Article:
The expectations for Kyrie Irving were enormous heading into the season. Players like Derrick Rose had used their third full NBA season to catapult themselves into superstardom. Irving followed up his Rookie of the Year campaign with an All-Star bid in his second year. The Cavaliers wanted to make the playoffs. Could Kyrie Irving elevate his game and help the Cavs get there?
Dark times in November
Well, the Cavaliers started the season terribly. On December 10 the Cavaliers entered Madison Square Garden to play the Knicks with a record of 7-13. Irving was shooting 39/30/78 from the field. Given his first two seasons saw averages of 46/39/86 ... well, these were pretty concerning numbers. Add in the fact that Irving had ended last season in a shooting slump and some concern was certainly warranted.
His turnover rate was stable, and his defensive intensity had appeared to improve, but this was Kyrie Irving, and Kyrie Irving's value as a basketball player is based largely on his ability to score more efficiently than just about any guard in the NBA. Instead, his shot chart looked like this:
On top of this, as I wrote in this piece analyzing what criticisms of Irving were fair this season, he was taking more midrange jump shots than ever. After working on adding a floater in the offseason he abandoned it very quickly. Could he turn it around?
He turned it around, and then some
Kyrie Irving walked into Madison Square Garden that night and scored 37 points on 23 shots, and handed out 11 assists to just one turnover. For the most part, he hasn't looked back. Starting with that night in Gotham, Irving is shooting 45/40/91 over 39 games for a true shooting percentage that exceeds what he accomplished in his first two seasons in the league. His turnover rate of 10.9% in that time is significantly lower than the 14.7% rate from his first two years.
The shot chart is pretty fun.
Even given his awful first month, Irving's WS/48 is an improvement on both of his first two years in the NBA, thanks in large part to the metric crediting him with improved defense. And, knock on wood, but a big question mark for Irving heading into the year was whether he could stay healthy. With 20 games remaining in the season, Irving has already equaled his career high in games played.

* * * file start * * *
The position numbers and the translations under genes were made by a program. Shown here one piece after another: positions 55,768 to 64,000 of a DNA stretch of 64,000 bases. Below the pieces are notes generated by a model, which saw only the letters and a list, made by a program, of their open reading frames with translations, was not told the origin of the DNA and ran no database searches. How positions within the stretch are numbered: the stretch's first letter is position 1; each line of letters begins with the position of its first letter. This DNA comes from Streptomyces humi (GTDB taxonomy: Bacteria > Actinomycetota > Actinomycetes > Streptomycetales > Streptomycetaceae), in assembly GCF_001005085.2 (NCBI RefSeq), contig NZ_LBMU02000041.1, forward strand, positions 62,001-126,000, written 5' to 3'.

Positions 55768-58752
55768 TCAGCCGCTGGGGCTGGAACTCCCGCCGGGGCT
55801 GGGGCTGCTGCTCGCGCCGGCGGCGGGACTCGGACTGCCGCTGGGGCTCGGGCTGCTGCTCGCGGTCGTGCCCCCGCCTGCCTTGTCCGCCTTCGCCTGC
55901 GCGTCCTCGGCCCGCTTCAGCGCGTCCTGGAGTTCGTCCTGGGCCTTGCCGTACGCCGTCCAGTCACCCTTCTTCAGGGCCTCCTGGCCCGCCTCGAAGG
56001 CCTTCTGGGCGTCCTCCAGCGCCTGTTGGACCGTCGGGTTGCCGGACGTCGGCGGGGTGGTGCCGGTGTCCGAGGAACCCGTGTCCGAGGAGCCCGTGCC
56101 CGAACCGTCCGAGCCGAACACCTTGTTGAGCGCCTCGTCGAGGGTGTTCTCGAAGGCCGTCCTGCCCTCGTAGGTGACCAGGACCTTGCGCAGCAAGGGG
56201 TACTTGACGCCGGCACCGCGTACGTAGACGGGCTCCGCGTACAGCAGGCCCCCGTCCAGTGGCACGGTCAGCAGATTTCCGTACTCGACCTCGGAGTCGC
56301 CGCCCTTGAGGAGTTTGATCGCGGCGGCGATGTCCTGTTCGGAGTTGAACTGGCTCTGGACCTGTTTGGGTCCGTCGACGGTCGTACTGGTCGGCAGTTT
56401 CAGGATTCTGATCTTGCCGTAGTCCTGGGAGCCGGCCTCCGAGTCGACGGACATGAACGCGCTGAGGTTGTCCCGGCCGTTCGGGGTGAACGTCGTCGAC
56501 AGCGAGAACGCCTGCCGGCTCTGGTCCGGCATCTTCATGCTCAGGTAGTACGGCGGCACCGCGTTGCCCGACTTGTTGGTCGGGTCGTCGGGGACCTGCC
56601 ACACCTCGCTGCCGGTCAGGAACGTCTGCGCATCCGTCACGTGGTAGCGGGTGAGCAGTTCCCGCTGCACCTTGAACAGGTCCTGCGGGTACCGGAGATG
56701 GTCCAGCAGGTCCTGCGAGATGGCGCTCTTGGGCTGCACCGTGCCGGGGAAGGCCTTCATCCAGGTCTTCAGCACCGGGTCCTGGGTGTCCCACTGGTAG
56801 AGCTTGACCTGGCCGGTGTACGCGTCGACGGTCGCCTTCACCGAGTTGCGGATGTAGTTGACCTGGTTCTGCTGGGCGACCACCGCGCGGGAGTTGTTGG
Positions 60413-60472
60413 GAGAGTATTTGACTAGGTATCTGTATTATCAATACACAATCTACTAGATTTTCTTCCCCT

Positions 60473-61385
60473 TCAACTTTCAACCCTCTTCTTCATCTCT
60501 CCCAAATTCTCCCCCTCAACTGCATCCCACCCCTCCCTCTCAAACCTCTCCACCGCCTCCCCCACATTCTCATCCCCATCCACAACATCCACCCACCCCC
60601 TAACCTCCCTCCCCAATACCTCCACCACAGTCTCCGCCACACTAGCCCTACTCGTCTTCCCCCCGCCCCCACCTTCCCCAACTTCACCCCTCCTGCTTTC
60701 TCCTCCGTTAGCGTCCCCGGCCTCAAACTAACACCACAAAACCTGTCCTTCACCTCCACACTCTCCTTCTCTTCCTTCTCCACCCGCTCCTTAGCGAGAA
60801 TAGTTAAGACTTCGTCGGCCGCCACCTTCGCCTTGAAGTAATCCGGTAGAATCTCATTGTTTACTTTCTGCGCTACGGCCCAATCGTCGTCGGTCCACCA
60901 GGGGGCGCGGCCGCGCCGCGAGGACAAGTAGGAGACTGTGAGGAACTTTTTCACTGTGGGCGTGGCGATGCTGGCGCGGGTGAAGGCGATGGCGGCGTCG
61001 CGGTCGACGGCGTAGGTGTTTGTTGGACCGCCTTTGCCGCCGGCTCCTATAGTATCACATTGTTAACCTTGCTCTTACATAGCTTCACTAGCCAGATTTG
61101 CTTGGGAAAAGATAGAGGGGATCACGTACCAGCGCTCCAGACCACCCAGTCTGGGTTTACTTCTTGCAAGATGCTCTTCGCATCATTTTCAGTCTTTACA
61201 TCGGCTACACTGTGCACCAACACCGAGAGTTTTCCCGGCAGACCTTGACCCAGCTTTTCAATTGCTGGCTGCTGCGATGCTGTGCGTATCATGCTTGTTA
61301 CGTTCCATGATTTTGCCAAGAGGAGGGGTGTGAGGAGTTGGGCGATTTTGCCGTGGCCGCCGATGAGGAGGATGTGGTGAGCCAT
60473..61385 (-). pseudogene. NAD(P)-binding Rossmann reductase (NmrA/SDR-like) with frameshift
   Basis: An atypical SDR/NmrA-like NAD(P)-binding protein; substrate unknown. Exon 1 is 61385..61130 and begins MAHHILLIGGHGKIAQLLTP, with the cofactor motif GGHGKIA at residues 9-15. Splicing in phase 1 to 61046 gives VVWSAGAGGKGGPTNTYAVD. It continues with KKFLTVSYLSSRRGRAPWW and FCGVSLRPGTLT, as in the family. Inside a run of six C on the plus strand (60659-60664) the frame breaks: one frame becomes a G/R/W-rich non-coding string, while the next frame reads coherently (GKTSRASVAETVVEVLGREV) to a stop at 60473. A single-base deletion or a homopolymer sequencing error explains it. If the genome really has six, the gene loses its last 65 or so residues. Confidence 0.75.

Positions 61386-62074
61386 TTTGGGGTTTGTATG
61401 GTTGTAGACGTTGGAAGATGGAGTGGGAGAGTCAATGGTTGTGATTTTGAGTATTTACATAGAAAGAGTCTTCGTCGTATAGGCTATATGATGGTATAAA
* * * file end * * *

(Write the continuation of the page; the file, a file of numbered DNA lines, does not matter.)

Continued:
Lately, Irving has looked even better with Spencer Hawes. Tristan Thompson has scored the 2nd most points of any Cavalier this season. Whatever you think of Thompson, he clearly has a long way to go before he is a consistent offensive weapon. Irving, quite frankly, hasn't had much to work with. This has made the entire notion that he doesn't make his teammates better pretty silly. Anderson Varejao has a nice midrange jumper at this point but he isn't a consistent offensive option, even if I would like him to get his usage up a bit once he comes back. Giving Irving a reliable pick and roll and pick and pop option, as well as more shooters on the perimeter to set up will help him, and the Cavaliers, be more dynamic offensively.
Irving's player efficiency rating and raw shooting percentages paint the picture of a player at best stagnant, and perhaps even regressing in his third season. Shrug off November, though, with the Cavaliers struggling to incorporate Andrew Bynum and Mike Brown clearly more interested in defense, and things look much better for Irving. This guy is good.
Kyrie Irving turns 22 later this month. He is younger than Michael Carter-Williams. He has started and been the MVP of an All-Star game. His on court accomplishments may not have quite caught up with the hype that has followed him since his sublime rookie season, but there has been enough indication of late that he will get there in good time.